“Wonder Woman” is principally a superhero movie, and it fulfills the demands of the genre. But unlike many other superhero films, whose formulaic approach to characterization and plot have become tedious over the years, Wonder Woman has built off the feminist movement to provide something more to viewers than a heroic, masculine film. It’s been lauded as the first feminist superhero film with a female lead that’s not only strong, but who also walks through the human world blissfully unaware of what she may and may not do in our society. She steps into an all-male government meeting, she carries a sword on the streets, and she naively she asks Steve (her love interest) when he respectfully won’t sleep next to her if it’s because the average man does not sleep.
Gal Gadot’s Wonder Woman strikes a balance between innocence and purpose. And her ignorance of societal gender roles doesn’t stop at being merely endearing--during the No Man’s Land trench fight, it becomes empowering as well. She’s determined to help win the battle because it’s the right thing to do, even though Steve tells her it’s impossible to move between the trenches. She walks up the ladder, and inspires the other men to follow her across the field.
Many women have said they cried during this fight scene, because it was the first time they saw an empowered women on screen.
This feminist take on the genre is a huge relief following Black Widow’s role in Avengers: Age of Ultron, where, despite Johansen’s skill as an actress, her character was domesticated as she spent the movie flirting with men and made a quip about how she “always picks up after the boys” when she grabbed Captain America’s shield off the ground. Johansen’s coworkers inappropriately sexualized her character during the press tour, and to make matters worse, Black Widow wasn’t included in the action figure packs for the movie. Overall, Age of Ultron was a large feminist disappointment, especially coming from director Joss Whedon, the creator of Buffy.
Granted, Wonder Woman has its less inspiring moments, and in that way, I sympathize with the film’s feminist critics. Though Gal Gadot stands at a remarkable 5’10” and won Miss Israel in 2004, the male characters in the movie make a distracting amount of references to her beauty, to which I simply rolled my eyes by the 10th comment. It may have been intended to serve as comic relief, but it made me wish for a film that didn’t have to point out its main character’s gender every few minutes. Though I don’t think these comments ruin the film’s feminist standing, especially when compared to Buffy the Vampire Slayer, the writing feels outdated.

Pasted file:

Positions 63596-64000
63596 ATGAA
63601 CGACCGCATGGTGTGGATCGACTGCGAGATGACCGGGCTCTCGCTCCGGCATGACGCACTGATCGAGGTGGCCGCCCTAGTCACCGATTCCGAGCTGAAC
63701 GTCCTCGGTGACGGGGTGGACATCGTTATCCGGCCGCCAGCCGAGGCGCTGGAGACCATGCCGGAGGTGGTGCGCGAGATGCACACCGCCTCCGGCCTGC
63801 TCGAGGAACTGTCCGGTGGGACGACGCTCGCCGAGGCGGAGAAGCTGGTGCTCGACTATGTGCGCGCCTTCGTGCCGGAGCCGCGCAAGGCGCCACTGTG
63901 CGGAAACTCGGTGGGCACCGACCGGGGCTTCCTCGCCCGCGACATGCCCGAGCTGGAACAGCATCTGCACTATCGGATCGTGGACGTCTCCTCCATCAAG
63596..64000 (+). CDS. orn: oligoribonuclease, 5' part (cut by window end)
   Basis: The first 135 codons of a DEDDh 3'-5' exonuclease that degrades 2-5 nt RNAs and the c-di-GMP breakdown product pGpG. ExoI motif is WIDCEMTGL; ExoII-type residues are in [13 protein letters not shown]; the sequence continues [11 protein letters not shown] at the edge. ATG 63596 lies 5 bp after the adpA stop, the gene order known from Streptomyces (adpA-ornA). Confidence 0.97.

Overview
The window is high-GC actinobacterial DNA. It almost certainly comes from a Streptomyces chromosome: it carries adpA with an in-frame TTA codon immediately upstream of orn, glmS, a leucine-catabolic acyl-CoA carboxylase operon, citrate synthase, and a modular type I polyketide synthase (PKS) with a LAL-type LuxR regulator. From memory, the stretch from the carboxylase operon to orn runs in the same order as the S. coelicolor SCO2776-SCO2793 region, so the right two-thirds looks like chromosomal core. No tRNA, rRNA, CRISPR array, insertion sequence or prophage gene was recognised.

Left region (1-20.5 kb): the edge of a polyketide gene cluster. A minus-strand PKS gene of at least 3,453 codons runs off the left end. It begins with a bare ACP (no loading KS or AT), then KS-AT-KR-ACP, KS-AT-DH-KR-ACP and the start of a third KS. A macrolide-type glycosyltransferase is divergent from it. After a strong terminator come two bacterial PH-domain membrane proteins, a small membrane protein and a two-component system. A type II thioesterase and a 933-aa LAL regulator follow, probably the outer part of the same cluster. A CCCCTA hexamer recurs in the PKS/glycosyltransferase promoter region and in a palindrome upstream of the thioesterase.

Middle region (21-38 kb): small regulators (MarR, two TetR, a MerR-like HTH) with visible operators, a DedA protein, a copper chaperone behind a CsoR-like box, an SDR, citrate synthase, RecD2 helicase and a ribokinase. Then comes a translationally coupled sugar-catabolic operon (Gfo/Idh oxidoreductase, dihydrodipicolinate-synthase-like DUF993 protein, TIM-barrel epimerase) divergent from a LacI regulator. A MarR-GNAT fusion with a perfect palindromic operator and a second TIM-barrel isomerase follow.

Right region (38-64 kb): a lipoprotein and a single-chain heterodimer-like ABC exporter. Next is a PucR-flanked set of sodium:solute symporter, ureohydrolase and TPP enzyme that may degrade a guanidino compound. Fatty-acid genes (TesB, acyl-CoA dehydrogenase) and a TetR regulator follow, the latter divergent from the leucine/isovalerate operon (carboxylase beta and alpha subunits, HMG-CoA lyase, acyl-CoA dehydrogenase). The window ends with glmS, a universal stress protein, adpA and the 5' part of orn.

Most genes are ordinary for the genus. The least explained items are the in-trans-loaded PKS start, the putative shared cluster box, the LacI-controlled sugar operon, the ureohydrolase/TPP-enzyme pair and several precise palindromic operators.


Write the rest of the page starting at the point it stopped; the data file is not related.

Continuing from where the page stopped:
Buffy’s feminism comes from the fact that there were so few references made to her gender as the superhero; Buffy simply was the slayer (actually, all slayers in the Buffyverse are women). She didn’t need men hitting on her at inappropriate times to remind us she was a woman. Buffy’s challenge was not about overcoming what women can and cannot do, but rather the lessons learned growing up and the pain one inevitably feels during their lifetime. In many ways, the demons in Buffy serve as metaphors for the personal demons one fights throughout their life: depression, loneliness, break ups, death, and greed, to name a few. Buffy’s characterization rarely referenced her sex unless it was necessary to character development.
Buffy was the first female superhero I saw on screen as a child, and I’ll never forget that her battle was about the loneliness of being the slayer, not the difficulty of being a woman.
Despite this vital difference between Buffy and Wonder Woman, I think the new Wonder Woman’s feminism is monumental: it’s a film with a mostly female cast, a female director, and a superwoman that delights the people around her with more than just her good looks. It was the first Hollywood superhero blockbuster that depicted a woman with a fully-formed, three-dimensional personality. Since Buffy came almost two decades earlier, Wonder Woman can’t claim to have introduced a groundbreaking depiction of a woman. What Wonder Woman did do is did bring this representation of women to a wider audience, and introduce it to an industry that sees much less of this type of woman (as in, a woman as a person) than we’d like.
To the reviews that say the movie was trash or wasn’t feminist enough, I must respond by saying sometimes it feels misplaced to criticize art made by women and about women with great intentions and near-flawless execution. Feminism has many more battles ahead, but I don’t think there’s a fight to be had with Wonder Woman. Seeing this movie I felt a certain, rare awe seeing how far we’ve come for women’s rights.
Ting Ting Chen